We are in the midst of electioneering. It does not matter that some political parties have scanty opportunities; the many lofty ideas articulated by different candidates can be part of the enormous reservoir of ideas.

What is needed is avoiding disturbing the peace and tranquillity that is a common property of Zambians and a useful legacy to posterity. The peace in Zambia stands us in good stead in the international community.

We should all find it repulsive that families can be hacked to death by criminals in our midst, as happened in Chingola.

Politicians of all parties need to join hands to foster the freedom of our people, but that freedom must be accompanied by a profound sense of duty and responsibility to the Zambia, our wonderful and glorious habitat!

PF presidential candidate Edgar Lungu

All parties have unrestricted leeway to choose their presidential candidates. In accordance with the wishes of the party structures, the Patriotic Front (PF) assigned the honour of presidential candidate to Mr. Edgar Chagwa Lungu.

It is not illegitimate and certainly not too much for us in the PF to request for respite from other parties for our candidate. President Lungu has been to all parts of the country without a chip on his shoulder, no pomposity and no arrogance.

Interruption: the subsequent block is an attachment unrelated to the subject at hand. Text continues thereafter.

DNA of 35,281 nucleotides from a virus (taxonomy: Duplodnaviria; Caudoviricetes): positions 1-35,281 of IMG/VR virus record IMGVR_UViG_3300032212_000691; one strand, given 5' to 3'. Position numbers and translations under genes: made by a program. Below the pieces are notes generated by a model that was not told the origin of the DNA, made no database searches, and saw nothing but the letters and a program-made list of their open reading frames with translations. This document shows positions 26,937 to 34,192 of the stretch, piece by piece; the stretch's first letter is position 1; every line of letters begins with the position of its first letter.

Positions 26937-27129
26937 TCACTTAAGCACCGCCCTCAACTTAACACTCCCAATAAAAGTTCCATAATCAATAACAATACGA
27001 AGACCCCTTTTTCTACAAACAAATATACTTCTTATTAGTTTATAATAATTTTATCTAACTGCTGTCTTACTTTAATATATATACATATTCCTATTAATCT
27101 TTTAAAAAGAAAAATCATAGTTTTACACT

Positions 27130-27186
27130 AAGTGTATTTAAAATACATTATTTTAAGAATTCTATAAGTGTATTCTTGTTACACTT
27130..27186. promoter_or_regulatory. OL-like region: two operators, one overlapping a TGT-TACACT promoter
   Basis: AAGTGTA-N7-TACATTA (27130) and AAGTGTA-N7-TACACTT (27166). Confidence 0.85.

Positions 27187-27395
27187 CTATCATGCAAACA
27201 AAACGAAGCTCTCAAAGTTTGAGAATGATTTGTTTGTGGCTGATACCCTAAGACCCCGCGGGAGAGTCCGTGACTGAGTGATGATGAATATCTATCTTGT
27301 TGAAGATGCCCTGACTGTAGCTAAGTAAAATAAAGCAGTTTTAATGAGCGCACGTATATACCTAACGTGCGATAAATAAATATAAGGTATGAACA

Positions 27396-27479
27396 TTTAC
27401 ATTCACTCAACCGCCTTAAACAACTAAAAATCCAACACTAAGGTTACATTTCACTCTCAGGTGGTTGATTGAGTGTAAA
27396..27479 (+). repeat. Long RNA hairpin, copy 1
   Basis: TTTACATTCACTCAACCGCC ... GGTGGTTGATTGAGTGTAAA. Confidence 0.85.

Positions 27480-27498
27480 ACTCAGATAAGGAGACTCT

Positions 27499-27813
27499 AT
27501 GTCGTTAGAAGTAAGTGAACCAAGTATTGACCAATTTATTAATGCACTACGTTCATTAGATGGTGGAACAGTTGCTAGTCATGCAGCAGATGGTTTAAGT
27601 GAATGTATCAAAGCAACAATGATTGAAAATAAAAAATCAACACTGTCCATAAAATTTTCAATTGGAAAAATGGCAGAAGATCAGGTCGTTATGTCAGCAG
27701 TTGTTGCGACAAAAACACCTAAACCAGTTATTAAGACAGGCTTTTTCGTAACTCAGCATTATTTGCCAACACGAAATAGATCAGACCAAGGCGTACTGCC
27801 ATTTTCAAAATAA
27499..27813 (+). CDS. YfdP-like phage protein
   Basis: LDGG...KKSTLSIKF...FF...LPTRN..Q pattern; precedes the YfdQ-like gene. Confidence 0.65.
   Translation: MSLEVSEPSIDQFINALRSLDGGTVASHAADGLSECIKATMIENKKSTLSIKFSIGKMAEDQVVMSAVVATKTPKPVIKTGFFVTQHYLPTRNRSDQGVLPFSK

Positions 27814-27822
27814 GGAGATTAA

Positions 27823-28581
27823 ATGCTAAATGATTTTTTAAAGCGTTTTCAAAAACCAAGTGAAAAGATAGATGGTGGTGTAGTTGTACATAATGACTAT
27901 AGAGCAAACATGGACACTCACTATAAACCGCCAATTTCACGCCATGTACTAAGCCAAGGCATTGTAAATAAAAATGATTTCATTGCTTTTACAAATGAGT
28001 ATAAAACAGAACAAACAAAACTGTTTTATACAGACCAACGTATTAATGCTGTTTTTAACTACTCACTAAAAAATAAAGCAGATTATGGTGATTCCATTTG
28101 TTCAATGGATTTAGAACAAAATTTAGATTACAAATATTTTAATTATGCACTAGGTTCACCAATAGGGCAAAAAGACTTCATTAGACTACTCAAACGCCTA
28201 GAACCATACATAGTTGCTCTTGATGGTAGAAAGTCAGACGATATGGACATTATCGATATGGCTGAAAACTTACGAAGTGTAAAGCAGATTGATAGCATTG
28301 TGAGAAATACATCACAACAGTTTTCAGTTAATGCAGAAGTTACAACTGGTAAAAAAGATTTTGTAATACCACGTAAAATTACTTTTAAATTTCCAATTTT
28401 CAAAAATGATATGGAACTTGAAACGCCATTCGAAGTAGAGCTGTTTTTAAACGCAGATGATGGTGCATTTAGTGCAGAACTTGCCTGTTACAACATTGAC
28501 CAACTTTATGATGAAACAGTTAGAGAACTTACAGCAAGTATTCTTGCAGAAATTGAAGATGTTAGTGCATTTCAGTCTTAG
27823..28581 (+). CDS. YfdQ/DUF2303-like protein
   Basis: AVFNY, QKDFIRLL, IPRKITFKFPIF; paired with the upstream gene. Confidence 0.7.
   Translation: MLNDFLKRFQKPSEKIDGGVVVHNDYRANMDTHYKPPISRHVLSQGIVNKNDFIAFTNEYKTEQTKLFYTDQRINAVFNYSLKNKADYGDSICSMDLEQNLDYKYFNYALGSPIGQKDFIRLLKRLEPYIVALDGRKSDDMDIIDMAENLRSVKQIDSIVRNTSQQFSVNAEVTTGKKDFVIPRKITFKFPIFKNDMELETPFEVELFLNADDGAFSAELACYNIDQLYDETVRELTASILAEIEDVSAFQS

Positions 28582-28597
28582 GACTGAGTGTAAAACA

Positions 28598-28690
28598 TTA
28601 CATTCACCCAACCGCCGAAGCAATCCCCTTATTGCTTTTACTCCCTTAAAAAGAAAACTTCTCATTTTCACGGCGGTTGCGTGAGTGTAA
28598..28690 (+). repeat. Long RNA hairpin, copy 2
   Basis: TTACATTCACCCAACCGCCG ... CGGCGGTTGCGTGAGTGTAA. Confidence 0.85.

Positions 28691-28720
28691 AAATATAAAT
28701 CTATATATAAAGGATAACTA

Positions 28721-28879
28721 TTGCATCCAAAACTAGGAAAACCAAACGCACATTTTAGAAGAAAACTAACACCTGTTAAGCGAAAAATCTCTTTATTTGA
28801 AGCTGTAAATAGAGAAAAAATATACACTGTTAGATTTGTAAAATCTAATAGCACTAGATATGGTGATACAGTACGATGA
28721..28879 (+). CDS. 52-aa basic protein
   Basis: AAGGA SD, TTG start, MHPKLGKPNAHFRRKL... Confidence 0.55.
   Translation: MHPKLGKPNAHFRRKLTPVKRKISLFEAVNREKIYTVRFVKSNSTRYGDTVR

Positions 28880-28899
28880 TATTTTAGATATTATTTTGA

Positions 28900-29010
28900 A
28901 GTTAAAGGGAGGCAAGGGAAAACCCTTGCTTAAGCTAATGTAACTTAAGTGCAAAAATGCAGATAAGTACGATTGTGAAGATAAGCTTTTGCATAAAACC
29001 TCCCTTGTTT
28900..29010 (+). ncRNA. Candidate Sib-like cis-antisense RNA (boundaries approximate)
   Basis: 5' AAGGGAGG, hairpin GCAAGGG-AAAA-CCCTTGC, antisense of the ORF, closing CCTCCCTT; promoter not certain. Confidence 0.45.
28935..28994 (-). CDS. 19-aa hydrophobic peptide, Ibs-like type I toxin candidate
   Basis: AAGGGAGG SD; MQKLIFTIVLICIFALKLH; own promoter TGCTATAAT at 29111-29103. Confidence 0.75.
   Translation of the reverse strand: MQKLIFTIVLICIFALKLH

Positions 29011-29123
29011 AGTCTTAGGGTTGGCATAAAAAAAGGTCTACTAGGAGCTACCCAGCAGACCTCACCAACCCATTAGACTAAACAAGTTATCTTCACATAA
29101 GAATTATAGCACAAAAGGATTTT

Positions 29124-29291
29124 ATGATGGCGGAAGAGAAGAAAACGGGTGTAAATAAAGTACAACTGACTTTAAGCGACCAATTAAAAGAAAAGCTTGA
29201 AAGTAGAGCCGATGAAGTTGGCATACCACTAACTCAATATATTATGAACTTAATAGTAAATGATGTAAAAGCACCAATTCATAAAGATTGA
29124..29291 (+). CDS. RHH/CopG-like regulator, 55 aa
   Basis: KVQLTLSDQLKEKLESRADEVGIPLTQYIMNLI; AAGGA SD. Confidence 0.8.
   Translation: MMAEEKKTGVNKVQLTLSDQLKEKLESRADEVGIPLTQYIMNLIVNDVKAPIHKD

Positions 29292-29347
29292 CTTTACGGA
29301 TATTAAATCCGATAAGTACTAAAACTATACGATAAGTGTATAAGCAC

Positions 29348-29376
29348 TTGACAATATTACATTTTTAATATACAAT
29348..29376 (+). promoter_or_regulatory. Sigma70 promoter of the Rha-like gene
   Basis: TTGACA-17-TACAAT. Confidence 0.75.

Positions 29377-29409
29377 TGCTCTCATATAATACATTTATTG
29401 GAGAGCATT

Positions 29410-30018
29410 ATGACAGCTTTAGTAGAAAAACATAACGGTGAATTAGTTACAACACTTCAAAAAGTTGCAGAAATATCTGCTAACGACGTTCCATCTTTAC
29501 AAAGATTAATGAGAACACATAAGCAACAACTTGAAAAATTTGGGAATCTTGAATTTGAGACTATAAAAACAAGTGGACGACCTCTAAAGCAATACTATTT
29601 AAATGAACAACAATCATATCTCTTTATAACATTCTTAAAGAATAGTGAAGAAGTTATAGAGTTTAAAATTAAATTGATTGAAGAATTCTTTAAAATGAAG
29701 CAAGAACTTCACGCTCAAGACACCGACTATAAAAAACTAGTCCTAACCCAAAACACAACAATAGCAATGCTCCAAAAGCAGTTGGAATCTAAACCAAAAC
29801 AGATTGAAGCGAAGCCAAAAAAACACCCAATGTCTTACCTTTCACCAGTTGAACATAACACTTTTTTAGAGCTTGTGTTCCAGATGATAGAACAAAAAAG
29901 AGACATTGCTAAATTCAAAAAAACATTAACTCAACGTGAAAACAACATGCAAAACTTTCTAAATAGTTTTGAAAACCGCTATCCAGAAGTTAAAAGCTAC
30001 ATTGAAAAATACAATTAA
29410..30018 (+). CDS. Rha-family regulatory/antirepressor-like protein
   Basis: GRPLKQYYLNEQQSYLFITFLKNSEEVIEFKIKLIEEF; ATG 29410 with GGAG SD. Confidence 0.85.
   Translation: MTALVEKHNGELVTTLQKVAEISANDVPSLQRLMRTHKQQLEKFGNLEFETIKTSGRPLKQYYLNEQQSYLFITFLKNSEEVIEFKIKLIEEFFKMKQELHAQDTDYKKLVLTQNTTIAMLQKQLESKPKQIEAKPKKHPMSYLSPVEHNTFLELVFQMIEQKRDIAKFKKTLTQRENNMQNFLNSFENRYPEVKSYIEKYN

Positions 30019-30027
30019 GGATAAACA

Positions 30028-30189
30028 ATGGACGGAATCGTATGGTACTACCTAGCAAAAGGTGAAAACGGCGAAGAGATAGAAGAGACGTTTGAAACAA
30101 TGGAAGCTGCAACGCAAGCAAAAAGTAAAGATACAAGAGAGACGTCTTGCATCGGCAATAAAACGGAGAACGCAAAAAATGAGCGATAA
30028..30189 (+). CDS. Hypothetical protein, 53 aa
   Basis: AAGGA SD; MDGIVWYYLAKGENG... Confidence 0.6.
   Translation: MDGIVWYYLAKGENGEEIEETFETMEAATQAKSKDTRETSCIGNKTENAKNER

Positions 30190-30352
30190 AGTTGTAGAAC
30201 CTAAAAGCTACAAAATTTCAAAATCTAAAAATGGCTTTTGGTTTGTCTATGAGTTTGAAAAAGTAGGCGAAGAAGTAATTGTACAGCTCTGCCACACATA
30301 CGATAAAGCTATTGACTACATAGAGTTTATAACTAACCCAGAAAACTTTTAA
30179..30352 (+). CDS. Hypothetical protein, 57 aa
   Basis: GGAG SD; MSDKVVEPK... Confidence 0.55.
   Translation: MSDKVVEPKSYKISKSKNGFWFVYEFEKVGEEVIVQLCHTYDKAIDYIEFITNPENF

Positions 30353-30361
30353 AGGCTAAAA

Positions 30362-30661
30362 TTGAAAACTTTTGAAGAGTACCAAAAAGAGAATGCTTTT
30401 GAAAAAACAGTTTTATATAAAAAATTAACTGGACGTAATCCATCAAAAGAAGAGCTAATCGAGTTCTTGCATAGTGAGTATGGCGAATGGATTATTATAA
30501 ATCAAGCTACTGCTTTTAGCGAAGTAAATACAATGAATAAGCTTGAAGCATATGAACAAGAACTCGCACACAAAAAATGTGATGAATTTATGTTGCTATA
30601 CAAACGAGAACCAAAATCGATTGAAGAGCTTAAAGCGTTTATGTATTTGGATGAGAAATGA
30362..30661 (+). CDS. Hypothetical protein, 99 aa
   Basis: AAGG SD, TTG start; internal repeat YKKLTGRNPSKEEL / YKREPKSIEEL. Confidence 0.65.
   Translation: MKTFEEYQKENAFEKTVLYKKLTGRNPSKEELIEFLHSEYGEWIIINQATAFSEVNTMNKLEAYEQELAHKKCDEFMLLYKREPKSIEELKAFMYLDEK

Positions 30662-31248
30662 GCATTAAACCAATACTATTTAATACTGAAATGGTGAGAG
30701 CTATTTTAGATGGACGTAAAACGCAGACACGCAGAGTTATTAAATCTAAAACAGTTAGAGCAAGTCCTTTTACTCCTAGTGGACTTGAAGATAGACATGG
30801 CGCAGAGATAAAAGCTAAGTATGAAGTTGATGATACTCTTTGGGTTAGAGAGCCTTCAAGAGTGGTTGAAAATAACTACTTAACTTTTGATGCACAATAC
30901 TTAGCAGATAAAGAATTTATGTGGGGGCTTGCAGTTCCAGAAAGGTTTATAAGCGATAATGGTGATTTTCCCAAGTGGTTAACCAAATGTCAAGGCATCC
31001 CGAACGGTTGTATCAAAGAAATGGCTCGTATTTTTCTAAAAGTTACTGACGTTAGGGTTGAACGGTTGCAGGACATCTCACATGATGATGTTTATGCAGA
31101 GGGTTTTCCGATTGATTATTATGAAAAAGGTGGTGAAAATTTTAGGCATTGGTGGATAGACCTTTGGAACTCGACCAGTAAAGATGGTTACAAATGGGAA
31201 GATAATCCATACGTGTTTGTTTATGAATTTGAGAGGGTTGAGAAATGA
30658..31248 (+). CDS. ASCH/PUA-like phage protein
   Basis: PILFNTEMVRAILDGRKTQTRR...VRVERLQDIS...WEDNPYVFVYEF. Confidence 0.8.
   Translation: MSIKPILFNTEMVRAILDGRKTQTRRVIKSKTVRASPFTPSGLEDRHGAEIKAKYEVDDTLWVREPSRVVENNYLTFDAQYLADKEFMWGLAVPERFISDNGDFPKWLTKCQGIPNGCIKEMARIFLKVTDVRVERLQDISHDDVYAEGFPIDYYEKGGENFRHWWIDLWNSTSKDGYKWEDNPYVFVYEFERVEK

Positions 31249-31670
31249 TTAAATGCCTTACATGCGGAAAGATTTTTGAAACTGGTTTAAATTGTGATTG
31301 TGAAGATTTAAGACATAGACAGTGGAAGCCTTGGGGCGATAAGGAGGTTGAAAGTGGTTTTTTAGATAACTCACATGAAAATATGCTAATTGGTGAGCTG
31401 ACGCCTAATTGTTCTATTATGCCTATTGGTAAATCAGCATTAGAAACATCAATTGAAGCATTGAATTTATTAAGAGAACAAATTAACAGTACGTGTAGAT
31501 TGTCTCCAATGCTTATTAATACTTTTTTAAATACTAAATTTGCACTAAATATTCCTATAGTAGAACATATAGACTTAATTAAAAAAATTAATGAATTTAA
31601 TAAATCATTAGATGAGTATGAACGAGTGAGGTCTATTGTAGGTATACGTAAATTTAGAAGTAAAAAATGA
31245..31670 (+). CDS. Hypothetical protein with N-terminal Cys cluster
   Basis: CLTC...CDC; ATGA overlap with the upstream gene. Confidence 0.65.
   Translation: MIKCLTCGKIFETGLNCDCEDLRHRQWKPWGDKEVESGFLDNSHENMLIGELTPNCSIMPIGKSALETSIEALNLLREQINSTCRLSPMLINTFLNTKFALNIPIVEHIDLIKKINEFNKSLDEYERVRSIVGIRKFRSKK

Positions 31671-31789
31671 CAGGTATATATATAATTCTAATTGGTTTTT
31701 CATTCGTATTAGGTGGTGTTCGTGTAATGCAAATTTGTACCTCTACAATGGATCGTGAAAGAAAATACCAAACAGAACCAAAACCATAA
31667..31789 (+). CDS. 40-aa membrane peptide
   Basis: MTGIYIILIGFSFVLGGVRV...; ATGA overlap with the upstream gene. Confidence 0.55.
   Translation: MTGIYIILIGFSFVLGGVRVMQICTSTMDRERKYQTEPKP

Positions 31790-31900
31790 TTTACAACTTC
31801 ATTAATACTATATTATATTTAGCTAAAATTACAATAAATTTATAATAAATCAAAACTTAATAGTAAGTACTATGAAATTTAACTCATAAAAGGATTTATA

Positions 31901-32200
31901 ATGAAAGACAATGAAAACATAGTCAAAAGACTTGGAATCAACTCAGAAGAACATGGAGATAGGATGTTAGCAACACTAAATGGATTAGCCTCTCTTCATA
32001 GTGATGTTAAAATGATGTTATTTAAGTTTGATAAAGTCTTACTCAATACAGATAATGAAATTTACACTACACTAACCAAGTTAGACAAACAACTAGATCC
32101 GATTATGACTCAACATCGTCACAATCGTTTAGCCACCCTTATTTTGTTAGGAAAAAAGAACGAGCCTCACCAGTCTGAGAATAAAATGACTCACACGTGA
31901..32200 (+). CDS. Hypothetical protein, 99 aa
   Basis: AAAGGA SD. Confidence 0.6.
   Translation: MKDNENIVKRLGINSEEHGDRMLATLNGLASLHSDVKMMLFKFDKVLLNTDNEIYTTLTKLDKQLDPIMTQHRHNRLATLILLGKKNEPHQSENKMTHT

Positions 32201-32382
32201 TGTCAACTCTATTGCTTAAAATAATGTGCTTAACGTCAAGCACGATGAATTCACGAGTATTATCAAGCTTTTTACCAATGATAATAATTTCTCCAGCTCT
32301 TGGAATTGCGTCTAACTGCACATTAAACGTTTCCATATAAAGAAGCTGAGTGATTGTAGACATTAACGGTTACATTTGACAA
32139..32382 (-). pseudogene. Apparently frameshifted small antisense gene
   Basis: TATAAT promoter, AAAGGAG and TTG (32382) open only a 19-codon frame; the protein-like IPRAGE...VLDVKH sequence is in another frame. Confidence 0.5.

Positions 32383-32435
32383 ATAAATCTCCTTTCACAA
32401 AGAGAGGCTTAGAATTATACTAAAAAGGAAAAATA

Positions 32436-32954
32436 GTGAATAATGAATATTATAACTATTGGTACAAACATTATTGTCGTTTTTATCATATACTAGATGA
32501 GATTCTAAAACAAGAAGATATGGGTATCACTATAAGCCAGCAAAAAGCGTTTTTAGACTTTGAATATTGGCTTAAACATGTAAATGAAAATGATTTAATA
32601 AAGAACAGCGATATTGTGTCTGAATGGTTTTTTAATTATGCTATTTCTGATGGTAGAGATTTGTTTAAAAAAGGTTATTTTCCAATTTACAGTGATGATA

The hallmark of PF is fellowship and purposeful national unity which our dearly departed founder of the nation, Dr Kenneth David Kaunda, and selfless fellow freedom fighters tenaciously stood for.

Zambians throughout the country have noted the sense of fellowship and compassion that have stood Mr. Lungu in good stead as a candidate and hence his high approval rating in the PF.

Let the other parties brush up the images of their candidates – a barrage of obscenities and spates of vile campaigns anchored on malice and hatred without development roadmaps and scripts are a waste of opportunity.

Zambians are facing incredible hardships resultant from inflationary spirals that are largely exchange rate induced. Only a serious party like the PF with a proven track record of performance and successful fostering of national togetherness can ensure the much needed way forward.

Let us all work together with our different views but in harmony and meaningful fellowship.

*The author is PF Finance Committee chairman.